If only that would work on my calculator. It doesn't support first-class functions, where you can pass a definition as a variable. There is a hack to achieve what we want though, which is using expr(). It's not pretty, but it does work. Here's the function in action:
apply(f, x) = expr(f)
The function (f) has to be passed in as a string in terms of x, such as "x / 3" which works well enough. x is bound to our variable, so x is substituted automagically. We won't need to touch this function very much after defining the higher order functions.


Our "first" function will return the first of a list, and will be equivalent to Haskell's head function, and Scheme's car (1) function. This is the simplest function to write, and is defined as:
first(l) = l[1]
This only works for lists, which are written as {item1, item2, item3, ...} in the CAS. Matrix support is an excercise to the reader, or can be examined further with the downloadable CAS file at the end of this document.

(1) The odd names car and cdr are supposedly remnants of the IBM mainframes Lisps were originally written on. Scheme should have adopted the first/rest notation usable in Common Lisp, and presented here.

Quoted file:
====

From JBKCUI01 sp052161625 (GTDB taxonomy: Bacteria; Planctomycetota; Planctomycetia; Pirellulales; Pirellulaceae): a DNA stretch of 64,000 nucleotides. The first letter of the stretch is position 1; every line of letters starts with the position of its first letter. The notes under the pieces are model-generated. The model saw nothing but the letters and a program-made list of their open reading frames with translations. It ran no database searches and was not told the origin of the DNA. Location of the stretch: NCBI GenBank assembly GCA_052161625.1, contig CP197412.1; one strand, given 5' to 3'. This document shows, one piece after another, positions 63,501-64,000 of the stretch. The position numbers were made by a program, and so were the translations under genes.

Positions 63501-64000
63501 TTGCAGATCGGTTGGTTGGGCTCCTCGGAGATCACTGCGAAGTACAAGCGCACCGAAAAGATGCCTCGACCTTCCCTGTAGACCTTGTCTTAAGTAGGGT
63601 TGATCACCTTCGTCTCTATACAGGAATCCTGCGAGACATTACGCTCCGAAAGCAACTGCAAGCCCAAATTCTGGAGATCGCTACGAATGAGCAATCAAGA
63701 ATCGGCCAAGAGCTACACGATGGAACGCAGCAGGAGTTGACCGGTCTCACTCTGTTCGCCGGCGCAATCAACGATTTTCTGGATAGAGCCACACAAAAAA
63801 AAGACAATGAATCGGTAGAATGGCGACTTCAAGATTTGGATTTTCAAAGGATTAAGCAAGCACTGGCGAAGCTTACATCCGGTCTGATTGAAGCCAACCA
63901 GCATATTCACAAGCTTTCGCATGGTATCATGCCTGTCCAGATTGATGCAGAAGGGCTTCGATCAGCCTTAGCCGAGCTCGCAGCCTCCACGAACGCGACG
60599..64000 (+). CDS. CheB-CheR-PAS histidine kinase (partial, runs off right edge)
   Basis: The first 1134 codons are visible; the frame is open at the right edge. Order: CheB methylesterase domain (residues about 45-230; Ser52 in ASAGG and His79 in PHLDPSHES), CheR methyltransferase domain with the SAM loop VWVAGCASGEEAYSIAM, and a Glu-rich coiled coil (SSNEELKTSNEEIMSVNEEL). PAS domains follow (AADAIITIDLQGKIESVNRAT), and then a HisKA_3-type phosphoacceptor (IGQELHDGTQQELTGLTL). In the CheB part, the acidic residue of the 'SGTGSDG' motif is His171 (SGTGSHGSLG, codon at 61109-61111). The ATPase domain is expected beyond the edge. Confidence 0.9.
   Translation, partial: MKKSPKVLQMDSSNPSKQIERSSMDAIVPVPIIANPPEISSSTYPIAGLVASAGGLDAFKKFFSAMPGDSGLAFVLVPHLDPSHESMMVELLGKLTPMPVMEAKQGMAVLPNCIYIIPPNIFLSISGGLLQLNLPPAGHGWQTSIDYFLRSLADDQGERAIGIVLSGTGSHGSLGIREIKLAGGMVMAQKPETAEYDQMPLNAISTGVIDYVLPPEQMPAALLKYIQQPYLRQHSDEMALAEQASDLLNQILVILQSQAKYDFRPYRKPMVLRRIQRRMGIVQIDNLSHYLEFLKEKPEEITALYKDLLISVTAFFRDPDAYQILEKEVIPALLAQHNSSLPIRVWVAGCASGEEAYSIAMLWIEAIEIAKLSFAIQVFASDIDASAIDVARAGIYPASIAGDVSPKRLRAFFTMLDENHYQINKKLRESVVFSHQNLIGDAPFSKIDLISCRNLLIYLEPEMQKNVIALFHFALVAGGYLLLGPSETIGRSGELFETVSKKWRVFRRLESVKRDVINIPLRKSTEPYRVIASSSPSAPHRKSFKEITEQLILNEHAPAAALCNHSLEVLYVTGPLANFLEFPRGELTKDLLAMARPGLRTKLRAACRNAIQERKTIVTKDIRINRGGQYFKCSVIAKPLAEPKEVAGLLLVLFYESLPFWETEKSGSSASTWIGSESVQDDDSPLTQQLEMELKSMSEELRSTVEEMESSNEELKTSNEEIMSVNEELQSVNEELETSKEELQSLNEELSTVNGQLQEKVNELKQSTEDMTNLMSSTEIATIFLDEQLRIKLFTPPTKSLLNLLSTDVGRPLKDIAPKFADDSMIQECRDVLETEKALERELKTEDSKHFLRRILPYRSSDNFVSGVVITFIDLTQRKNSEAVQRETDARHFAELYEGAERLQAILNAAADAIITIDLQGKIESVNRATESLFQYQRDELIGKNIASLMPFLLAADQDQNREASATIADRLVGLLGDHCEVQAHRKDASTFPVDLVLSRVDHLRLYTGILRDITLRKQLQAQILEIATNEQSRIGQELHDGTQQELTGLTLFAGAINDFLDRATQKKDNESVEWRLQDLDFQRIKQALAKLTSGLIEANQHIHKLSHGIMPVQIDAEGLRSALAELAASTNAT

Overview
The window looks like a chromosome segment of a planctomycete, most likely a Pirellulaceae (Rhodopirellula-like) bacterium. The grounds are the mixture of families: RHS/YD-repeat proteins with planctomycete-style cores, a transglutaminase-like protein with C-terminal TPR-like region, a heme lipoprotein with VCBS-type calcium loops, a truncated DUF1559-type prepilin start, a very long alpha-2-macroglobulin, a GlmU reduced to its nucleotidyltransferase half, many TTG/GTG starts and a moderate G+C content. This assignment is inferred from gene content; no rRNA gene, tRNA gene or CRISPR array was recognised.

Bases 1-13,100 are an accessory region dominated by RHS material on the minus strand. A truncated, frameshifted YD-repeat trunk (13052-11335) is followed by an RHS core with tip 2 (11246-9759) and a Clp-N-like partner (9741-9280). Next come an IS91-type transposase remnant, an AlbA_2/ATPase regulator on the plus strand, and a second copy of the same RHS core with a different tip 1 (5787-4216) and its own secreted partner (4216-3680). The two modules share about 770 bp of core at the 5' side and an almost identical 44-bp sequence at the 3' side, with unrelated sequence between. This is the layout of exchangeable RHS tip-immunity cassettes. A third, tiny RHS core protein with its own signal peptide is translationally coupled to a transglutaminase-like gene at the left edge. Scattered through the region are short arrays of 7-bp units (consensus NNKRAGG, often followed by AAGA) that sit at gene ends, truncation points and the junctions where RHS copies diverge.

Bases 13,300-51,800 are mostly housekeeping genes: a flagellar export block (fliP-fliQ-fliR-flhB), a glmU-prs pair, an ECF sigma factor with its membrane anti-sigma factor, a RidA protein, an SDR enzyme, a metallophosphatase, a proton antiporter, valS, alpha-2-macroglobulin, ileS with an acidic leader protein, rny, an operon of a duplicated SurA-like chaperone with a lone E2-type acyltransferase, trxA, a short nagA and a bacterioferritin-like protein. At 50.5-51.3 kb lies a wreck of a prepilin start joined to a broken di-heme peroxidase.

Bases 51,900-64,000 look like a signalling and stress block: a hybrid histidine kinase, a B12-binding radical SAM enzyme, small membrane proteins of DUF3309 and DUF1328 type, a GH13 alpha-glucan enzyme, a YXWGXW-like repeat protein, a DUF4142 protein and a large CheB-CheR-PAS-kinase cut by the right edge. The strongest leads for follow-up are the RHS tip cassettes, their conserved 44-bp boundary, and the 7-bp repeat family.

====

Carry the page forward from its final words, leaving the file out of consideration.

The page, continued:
The other function necessary for recursion is "rest". This returns the rest of a list, and is equivalent to Haskell's tail , and Scheme's cdr . This needs some more work to implement, as lists are presented as a whole entity, and not linked items. The CAS uses a similar solution to Python's list comprehensions:
rest(l) = seq(l[x], x, 2, dim(l))
seq tells the CAS to evaluate the first argument (l[x]) for each value of the second argument (x) bound from the third (2) to the fourth (dim(l)). dim gets the length of a list. The CAS is one-indexed, by the way.


nullp checks if a list is empty, like Haskell's null or Scheme's null? . (The CAS doesn't support question marks in names, so we settle for "nullp" like the Common Lisp function.) We've already seen dim in action, and we can use it to check emptiness.
nullp(l) = (dim(l) = 0)


Finally, a worthwhile function! The canonical way to write map in Haskell is:

map' f x = if null x then [] else (f (head x)) : (map' f (tail x))

The Scheme way may be more familiar:
(define (map* f x)
    ((null? x) '())